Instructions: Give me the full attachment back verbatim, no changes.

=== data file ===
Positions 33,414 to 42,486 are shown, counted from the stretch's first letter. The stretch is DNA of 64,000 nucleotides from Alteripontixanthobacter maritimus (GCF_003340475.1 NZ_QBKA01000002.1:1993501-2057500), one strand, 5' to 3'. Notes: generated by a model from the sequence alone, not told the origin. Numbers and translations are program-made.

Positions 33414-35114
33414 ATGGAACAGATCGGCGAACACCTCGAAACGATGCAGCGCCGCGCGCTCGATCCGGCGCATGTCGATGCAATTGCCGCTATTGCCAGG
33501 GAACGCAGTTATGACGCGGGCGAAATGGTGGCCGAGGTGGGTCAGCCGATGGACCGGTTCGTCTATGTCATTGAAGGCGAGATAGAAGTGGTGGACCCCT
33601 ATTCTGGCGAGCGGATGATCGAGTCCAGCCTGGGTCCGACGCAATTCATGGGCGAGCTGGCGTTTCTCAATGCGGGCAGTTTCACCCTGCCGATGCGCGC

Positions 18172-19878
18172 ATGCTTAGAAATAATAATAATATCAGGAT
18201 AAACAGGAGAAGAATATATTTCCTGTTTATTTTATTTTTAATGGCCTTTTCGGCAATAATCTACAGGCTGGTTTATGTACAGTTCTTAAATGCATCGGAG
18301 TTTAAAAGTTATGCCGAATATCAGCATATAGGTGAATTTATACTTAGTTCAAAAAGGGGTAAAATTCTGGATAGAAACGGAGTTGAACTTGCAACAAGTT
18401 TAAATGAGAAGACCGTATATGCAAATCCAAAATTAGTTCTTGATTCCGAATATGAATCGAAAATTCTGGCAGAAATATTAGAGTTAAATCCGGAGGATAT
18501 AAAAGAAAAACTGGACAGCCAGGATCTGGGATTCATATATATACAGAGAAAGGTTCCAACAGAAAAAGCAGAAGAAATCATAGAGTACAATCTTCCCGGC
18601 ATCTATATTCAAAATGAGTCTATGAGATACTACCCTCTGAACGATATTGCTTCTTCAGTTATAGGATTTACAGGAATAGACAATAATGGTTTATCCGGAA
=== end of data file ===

Positions 33,414 to 42,486 are shown, counted from the stretch's first letter. The stretch is DNA of 64,000 nucleotides from Alteripontixanthobacter maritimus (GCF_003340475.1 NZ_QBKA01000002.1:1993501-2057500), one strand, 5' to 3'. Notes: generated by a model from the sequence alone, not told the origin. Numbers and translations are program-made.

Positions 33414-35114
33414 ATGGAACAGATCGGCGAACACCTCGAAACGATGCAGCGCCGCGCGCTCGATCCGGCGCATGTCGATGCAATTGCCGCTATTGCCAGG
33501 GAACGCAGTTATGACGCGGGCGAAATGGTGGCCGAGGTGGGTCAGCCGATGGACCGGTTCGTCTATGTCATTGAAGGCGAGATAGAAGTGGTGGACCCCT
33601 ATTCTGGCGAGCGGATGATCGAGTCCAGCCTGGGTCCGACGCAATTCATGGGCGAGCTGGCGTTTCTCAATGCGGGCAGTTTCACCCTGCCGATGCGCGC

Positions 18172-19878
18172 ATGCTTAGAAATAATAATAATATCAGGAT
18201 AAACAGGAGAAGAATATATTTCCTGTTTATTTTATTTTTAATGGCCTTTTCGGCAATAATCTACAGGCTGGTTTATGTACAGTTCTTAAATGCATCGGAG
18301 TTTAAAAGTTATGCCGAATATCAGCATATAGGTGAATTTATACTTAGTTCAAAAAGGGGTAAAATTCTGGATAGAAACGGAGTTGAACTTGCAACAAGTT
18401 TAAATGAGAAGACCGTATATGCAAATCCAAAATTAGTTCTTGATTCCGAATATGAATCGAAAATTCTGGCAGAAATATTAGAGTTAAATCCGGAGGATAT
18501 AAAAGAAAAACTGGACAGCCAGGATCTGGGATTCATATATATACAGAGAAAGGTTCCAACAGAAAAAGCAGAAGAAATCATAGAGTACAATCTTCCCGGC
18601 ATCTATATTCAAAATGAGTCTATGAGATACTACCCTCTGAACGATATTGCTTCTTCAGTTATAGGATTTACAGGAATAGACAATAATGGTTTATCCGGAA